as a "control" language using MIDI or some other protocol). In the '80s and '90s the California models were the biggest sellers. Called MSP, this "add-on" package for Max allowed for the manipulation of digital audio signals in real-time, allowing users to create their own synthesizers and effects processors (Max had previously been designed to interface with hardware synthesizers, samplers, etc. All the machines in this series are highly regarded for their styling and performance. Max has a number of extensions and incarnations; most notably, a set of audio extensions to the software appeared in 1997. Early models use 36 or 40 mm Dellorto carburetors but the late model V11 Le Mans are fuel injected. The current commercial version of Max has been distributed by Zicarelli's company, Cycling'74, since 1999. All models have shaft drive.

In the early 1990s a commercial version of the program (developed and extended by David Zicarelli) was released by Opcode Systems. The first two models had rounded barrels while the latter have squared barrels. Max was originally written by Miller Puckette at IRCAM in the 1980s to give composers access to an authoring system for interactive computer music. The I, II and III are 850 cc, the IV and V are 1000 cc and the V11 Le Mans is 1064 cc. . Six versions of the Le Mans have been produced, designated I, II, III, IV, V and V11 Le Mans. Because of its extensible design and graphical interface (which in a novel way represents the program structure and the GUI as presented to the user simultaneously), Max is widely regarded as the lingua franca for developing interactive music performance software. When the Le Mans debuted in 1976 it was among the 5 best performing road bikes available.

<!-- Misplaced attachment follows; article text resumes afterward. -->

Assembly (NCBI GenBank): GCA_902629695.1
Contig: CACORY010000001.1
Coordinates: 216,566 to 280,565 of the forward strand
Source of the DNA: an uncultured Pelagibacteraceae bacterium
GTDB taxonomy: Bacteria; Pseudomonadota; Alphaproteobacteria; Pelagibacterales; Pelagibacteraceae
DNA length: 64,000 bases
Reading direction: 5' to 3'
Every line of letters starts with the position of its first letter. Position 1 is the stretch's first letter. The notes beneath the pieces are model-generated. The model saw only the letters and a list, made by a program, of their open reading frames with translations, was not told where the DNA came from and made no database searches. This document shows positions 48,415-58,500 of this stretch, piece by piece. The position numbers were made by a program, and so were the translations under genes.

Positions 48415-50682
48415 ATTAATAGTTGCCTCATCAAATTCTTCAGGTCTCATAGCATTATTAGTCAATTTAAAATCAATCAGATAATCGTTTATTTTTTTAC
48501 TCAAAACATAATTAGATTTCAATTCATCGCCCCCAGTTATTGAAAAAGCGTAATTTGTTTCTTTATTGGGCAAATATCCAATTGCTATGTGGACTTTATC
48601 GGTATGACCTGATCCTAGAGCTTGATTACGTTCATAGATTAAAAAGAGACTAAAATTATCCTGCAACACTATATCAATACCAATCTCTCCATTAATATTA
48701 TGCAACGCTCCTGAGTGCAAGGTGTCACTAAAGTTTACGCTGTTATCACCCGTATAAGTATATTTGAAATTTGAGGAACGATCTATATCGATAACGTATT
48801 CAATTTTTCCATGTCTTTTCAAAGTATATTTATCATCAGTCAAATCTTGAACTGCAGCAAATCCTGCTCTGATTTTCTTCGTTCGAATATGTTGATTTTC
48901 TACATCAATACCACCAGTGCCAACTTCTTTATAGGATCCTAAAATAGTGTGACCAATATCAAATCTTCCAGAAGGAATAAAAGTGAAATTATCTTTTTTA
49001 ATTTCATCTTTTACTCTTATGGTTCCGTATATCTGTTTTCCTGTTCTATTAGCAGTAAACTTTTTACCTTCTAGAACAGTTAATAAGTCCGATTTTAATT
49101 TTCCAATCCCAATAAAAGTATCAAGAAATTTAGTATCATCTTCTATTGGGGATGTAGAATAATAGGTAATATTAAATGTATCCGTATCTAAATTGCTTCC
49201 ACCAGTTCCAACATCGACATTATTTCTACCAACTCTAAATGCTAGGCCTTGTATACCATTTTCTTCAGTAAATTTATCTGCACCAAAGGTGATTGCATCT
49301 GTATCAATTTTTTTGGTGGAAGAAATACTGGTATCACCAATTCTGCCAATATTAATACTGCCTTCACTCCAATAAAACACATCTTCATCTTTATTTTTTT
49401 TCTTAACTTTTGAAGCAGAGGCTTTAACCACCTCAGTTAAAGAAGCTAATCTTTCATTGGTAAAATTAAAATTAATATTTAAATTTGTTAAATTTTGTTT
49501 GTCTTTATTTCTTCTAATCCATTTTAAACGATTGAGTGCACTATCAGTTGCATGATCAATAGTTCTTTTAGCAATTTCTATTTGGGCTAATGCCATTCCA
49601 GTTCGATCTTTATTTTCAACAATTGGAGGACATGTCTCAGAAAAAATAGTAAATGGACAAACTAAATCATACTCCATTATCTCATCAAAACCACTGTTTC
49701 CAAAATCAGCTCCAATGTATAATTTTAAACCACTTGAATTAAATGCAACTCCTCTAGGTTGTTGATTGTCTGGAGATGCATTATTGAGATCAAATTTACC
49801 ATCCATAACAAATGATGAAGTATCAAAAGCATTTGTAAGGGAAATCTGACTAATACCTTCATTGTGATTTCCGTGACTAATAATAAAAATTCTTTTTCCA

As a result, Max has a large userbase of programmers not affiliated with Cycling'74 who enhance the software with commercial and non-commercial extensions to the program. With it's disc brakes and additional displacement, the 850 Le Mans lived up to the promise of the V7 Sport. An API allows third-party development of new routines (called "external objects"). The V7 Sport was planned as the first five speed, 200 kg, 200 kmph, production motorcycle. The Max program itself is highly modular, with most routines existing in the form of shared libraries. This model was a further development of the 1971 750 V7 Sport designed by Guzzi engineer Lino Tonti. It has been used for over fifteen years by composers, performers, software designers, researchers and artists interested in creating interactive software. One of it's most famous machines has been the Le Mans.

Max is a graphical development environment for music and multimedia developed and maintained by San Francisco-based software company Cycling'74. The company has produced over fifty models since its inception. Jonny Greenwood of Radiohead. This design was the basis for the 750 Breva and Nevada engines. Pauline Oliveros. In 1979 a small block version was introduced as the V50. Luke DuBois / The Freight Elevator Quartet. This original engine has been continuously developed into the 1200 cc 80 hp versions offered today (2006).

R. The sturdy V-twin easily won and saved the firm from extinction. Jamie Lidell. This engine was designed to win a competition for a new police bike sponsored by the Italian government. Kevin Blechdom. The air-cooled, transverse V-twin, pushrod engine started out with 700 cc displacement and 45 hp. Leafcutter John. The original V-twin was designed in the early '60s by engineer Giulio Cesare Carcano, designer of the fabulous V8 racer.

Kit Clayton. The company currently specializes in 90° V-twin engines. Monolake. The horizontal single, and from the seventies the V2, has been the official motorcycle of Italy. Autechre. Historically, much of Moto Guzzi's production has gone to the Italian army and police. Though relatively modest for Guzzis, these, and all other models were relatively upmarket and high quality in their corner of the market.